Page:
15 protesters,1 policeman wounded in Yemen clashes

Updated: 2011-02-17 20:01


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SANAA - At least 15 protesters and a policeman were wounded in fierce clashes marked the seventh straight day of tensions between government backers, police and demonstrators in Yemen's capital on Thursday, witnesses said.  

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Some 500 anti-government protesters, mostly students demanding the ousting of President Ali Abdullah Saleh, gathered inside Sanaa University and marched to the south gate of the campus, where they clashed with pro-regime supporters wielding daggers and batons, leaving at least 15 protesters injured.

Anti-riot policemen rushed to the scene in Al-Rubat Street to try to break up the clashes between the two rivals, one policeman was seriously wounded, a police officer told Xinhua on condition of anonymity.

A Xinhua correspondent said the armed government backers were still chasing down the protesters as both sides were throwing stones against each other while police fired warning shots to the air.

Another several hundreds of anti-government protesters took to the streets in provinces of Al-Bayda, Al-Hodayda, Taiz, Abyan and Aden, shouting slogans that call for the ouster of Saleh, according to a security source at the Interior Ministry.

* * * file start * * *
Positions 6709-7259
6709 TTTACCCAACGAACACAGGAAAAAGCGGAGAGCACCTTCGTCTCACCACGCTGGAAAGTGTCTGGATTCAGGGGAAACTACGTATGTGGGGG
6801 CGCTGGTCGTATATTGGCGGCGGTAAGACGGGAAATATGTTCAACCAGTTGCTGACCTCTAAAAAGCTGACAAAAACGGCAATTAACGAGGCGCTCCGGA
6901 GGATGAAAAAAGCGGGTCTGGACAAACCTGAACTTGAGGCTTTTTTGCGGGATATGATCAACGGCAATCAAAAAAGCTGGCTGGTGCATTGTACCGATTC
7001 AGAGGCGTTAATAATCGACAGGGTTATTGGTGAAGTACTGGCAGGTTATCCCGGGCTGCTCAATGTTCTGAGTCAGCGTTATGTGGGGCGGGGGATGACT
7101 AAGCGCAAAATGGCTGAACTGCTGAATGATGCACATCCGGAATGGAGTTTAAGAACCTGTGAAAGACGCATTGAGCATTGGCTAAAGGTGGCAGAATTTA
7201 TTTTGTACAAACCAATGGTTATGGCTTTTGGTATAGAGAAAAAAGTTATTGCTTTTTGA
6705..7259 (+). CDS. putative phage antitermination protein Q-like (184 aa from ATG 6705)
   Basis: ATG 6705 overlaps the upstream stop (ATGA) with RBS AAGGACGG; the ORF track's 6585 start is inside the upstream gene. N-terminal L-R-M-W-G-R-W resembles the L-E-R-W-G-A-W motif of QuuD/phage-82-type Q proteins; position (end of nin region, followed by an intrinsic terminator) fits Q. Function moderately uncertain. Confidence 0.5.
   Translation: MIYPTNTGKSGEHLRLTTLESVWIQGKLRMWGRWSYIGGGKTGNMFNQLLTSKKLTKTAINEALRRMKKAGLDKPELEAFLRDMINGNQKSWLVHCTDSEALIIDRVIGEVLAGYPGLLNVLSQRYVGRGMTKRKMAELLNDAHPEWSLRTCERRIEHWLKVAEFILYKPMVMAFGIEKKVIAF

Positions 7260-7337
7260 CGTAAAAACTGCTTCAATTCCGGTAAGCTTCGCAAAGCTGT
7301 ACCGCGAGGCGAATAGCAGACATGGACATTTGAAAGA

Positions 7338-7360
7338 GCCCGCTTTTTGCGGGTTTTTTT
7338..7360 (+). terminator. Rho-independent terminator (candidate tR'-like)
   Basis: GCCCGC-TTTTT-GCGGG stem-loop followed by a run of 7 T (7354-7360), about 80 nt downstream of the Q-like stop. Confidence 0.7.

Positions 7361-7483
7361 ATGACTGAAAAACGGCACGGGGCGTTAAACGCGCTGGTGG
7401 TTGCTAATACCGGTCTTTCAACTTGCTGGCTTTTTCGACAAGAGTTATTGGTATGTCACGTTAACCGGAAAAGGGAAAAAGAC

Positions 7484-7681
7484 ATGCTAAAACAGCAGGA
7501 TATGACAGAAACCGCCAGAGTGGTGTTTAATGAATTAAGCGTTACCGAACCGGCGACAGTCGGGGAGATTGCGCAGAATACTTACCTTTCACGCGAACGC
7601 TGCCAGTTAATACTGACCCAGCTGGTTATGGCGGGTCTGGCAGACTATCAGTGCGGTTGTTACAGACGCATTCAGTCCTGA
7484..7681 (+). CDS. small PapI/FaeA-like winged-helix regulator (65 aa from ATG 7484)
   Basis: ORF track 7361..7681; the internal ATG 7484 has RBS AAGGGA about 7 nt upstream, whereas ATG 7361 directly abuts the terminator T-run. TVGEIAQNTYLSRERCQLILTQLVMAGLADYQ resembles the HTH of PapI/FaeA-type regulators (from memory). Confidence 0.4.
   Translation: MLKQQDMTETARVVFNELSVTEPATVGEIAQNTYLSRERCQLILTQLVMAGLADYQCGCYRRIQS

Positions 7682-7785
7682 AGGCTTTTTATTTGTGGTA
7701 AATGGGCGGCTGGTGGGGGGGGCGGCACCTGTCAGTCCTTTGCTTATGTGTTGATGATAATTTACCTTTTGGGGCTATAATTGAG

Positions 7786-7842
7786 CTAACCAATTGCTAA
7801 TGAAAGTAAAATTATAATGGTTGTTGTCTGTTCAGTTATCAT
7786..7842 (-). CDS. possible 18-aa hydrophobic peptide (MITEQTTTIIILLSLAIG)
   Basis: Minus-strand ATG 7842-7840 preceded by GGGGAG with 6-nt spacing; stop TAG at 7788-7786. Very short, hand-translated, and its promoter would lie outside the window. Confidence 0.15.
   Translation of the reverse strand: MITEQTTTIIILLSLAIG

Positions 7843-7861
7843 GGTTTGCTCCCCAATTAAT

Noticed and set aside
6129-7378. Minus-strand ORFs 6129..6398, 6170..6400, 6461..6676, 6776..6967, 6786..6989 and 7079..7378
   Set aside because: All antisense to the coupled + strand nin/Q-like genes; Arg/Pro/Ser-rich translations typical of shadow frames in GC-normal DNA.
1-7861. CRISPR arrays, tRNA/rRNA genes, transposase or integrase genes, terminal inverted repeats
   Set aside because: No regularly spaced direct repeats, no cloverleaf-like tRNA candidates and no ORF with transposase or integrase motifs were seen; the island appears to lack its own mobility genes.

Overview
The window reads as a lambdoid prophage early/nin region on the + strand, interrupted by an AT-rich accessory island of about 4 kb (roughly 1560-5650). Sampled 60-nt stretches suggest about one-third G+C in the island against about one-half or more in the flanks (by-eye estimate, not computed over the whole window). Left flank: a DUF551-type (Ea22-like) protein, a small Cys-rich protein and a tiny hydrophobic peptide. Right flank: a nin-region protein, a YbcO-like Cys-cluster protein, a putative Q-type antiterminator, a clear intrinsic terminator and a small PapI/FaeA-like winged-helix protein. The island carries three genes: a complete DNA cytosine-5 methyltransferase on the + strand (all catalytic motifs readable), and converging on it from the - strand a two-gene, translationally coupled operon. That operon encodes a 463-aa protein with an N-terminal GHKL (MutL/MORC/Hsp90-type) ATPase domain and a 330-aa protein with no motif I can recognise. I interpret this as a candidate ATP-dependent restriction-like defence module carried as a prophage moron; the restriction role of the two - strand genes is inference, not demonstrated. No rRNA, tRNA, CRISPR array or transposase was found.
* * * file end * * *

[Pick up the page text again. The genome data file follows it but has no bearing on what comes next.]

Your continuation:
Clashes were taking place between the demonstrators and the anti-riot policemen, there is no further reports of casualties yet.

Meanwhile, a group of clerics in Sanaa gathered in a conference to call for the formation of a national unity government between the ruling party and opposition coalition in order to save the country from chaos, a Xinhua reporter said.

The clerics, including influential figures such as Sheikh Abdulmajid al-Zindany, the head of Al-Eyman University and a prominent figure in the opposition Islah party, are demanding the rival factions to immediately form a transitional unity government to end the unrest in streets.

They said that the national unity government will solve the Yemeni political tension and that it would place Yemen in the same situation as Egypt and Tunisia, without suffering bloodshed.

Saleh, who has been in power for 33 years and is facing growing popular protests demanding him to step down, announced earlier this month to step down after his term expires in 2013 and promised not to hand power over to his son.

The opposition coalition agreed last week to a Saleh's political imitative and said they are ready to engage in a dialogue and form a national unity government that would save Yemeni people out of chaos, especial that one in two persons in Yemen own weapons.    

Yemen, an impoverished Arab country, struggles to cement a fragile ceasefire deal with a Shiite rebellion in the north and to quell a growing separatist movement in the south while mounting resurgent al-Qaida regional group rampaging through the country's major cities.

Northern Shiite rebel commander Abdulmalik al-Houthi pledged in a statement posted on the internet Tuesday to order his armed groups to support the Yemeni people against Saleh if the revolution breaks out.


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